Sitting in the back of a dark, quiet, theater, my daughter Lyla gasped much too loudly and grabbed my arm. “Look! Mommy, magic!”
A little startled, I looked up and behind us to where she pointed. There were the spotlights that were lighting up the performers onstage. Dust particles floated and swirled in the projected light causing my five-year-old to hyperventilate because she believed that she was witnessing actual magic!
I shushed her and told her it was just dust.
Why was I so quick to throw dust all over the magic?
What I want to do is to go back in time and lean into her face with my face and take it back and go crazy over the fact that we were seeing magic! Forget what I said about dust, it’s magic!
The reality is my kids do not need my help stifling the magic. Soon enough the magic of her childhood will the shrouded in dust. She will no longer see magic so easily. In fact, her world will become dustier. Difficult. Stressful. Painful even.
I already see this in her big brother. The “too cool” attitude is beginning to shroud my little boy who now refuses my kisses when the school bus is in view. I catch flashes of my future teenager in an 8-year-old’s body. I take solace in the fact that still, in the safety of our living room, he will climb into my lap and wrap his long limbs around me.
And yet already, he has learned that some words are swears. He refused to wear a tie to his Valentine dance because he was embarrassed. I see signs that he is beginning to compare his looks and smarts and talents to others. I am powerless to stop this whole growing up thing.
The other day I observed him from my post out the back window over the kitchen sink. His blonde head lit up against an evergreen background, hound dog at his side.
I watched him stoop to pick a dandelion from the lawn and blow the wishes into the wind–
A moment of pure, unaffected childhood.
I take that image of green, and blonde, and white, and save it deep in my mental motherhood time capsule.
There are so many things I never want to forget.
I never want to forget the feeling of the little spoon that climbs into bed beside me and tucks their warm back against my stomach. If only I could keep them there. Tucked in safely, as if back in the womb where I can protect them from the storm that is coming.
Don’t get me wrong, I love watching them grow. In my heart of hearts, I do want them to grow up. I want them to grow up and live beautiful, meaningful lives.
And yet, my heart aches as I watch the dust storm gathering strength in the distance, and It’s coming for them. The dust that will choke out the magic and turn the dandelions into mere weeds. Soon enough the magic of their childhood will be shrouded in the dust of memory and the heaviness of reality.
But isn’t that all each of us is? Dust?
From dust we were made, and to dust we will return.
I see it coming for my children. The dust storm.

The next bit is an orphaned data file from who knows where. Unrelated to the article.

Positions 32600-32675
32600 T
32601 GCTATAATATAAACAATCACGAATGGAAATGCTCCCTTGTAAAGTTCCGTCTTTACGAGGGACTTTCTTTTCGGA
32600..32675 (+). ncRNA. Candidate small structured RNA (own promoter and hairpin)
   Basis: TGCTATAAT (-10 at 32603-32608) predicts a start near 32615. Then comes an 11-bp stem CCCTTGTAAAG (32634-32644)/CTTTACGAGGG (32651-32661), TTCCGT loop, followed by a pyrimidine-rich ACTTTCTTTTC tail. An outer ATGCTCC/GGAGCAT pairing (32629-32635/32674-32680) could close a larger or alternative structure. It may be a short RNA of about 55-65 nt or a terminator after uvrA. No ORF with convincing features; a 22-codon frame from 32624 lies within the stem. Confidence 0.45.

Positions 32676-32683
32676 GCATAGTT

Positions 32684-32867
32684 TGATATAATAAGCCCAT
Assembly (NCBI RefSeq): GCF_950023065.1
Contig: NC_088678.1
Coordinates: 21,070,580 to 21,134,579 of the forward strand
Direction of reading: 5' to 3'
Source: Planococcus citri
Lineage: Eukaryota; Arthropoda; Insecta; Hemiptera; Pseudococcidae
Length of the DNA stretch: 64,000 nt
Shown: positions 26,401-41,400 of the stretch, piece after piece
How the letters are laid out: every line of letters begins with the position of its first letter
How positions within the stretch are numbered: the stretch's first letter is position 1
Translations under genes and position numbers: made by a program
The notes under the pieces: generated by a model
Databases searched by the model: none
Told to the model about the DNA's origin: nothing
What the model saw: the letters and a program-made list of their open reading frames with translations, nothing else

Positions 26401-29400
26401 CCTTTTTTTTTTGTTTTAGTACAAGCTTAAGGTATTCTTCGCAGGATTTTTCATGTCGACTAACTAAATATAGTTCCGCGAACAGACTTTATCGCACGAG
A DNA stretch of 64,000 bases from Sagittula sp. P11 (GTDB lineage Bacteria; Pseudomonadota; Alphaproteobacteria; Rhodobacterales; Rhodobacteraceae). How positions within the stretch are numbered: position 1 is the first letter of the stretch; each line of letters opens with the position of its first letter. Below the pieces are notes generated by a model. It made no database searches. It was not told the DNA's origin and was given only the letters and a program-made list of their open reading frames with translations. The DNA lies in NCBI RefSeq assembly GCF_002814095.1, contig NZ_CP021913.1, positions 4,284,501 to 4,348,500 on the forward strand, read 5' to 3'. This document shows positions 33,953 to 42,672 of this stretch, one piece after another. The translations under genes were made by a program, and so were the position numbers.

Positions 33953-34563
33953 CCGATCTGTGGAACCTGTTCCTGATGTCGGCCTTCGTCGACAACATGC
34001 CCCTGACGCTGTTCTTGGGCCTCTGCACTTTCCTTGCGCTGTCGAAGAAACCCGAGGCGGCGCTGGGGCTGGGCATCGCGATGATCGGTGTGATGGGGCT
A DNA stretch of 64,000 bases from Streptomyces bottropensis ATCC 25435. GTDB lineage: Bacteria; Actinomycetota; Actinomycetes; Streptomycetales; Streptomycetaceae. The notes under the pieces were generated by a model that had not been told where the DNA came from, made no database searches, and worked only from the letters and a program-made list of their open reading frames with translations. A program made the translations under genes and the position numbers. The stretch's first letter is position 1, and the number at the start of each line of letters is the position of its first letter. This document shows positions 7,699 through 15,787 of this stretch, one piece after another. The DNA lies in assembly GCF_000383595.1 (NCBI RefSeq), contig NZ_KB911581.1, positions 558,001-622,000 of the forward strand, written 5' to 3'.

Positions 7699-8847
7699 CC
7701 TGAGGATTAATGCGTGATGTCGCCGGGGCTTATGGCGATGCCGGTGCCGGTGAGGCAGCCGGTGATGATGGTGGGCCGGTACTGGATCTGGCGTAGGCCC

It is inevitable. This cloud of dust. It caught up to each of us at one point or another. Some of us sooner than others. All of a sudden, we realize that there is pain in this world, and not everything is wonderful. Physical characteristics we never knew were less than functionally fine become sources of insecurity as we learn to compare. All at once there are more responsibilities and more expectations and grades and rules and consequences. Suddenly there is more to worry about. To think about. To carry.
As much as I want to shield them from the unavoidable dust blanket, I am committed to not falling into despair because of one thing I know–
Dust is the chosen medium of the Great Artist.
It was from dust that He formed his greatest work of art– a self- portrait that He gave breath and called good.
May the dust that envelopes the magic of my children’s early childhood bring with it a greater understanding of whose image each of them bears.
As they are covered in the dust of this world, it is opportunity for them to come to resemble our maker more and more.
Let them lament in a pile of dust over the pain that this world brings. May they have anguish over the things that hurt the heart of God. May they have eyes to see the injustice, the sorrow, the bondages, the corruption and may they cover their heads in the dust of lamentation.
It is through sitting in the dust and ashes of one another’s pain and struggles and acknowledging our own that we grow in understanding of what exactly our identity is intended to be, because through dust comes new creation. It is through pain and suffering that we learn to cry out to our creator.
The taking on of more dust gives more for His hands to work with.
Someday we will shake off the dust of this world from our feet. There will be no more pain. No more anxiety. No more corruption. No more injustice.
Until then, I take a breath and say a pleading prayer that my mama’s heart will eventually echo honestly the Great Artist’s review of the three, small, walking dust formations in whom I see so much of myself. However, it is not me that I ultimately want them to find their identity in.
I feel the grit in my teeth as I struggle to form the three words. Can I say them without adding a question mark? I long to believe that all the way through this storm of life and as the dust swirls around me and around those that I love, that indeed—
It is good.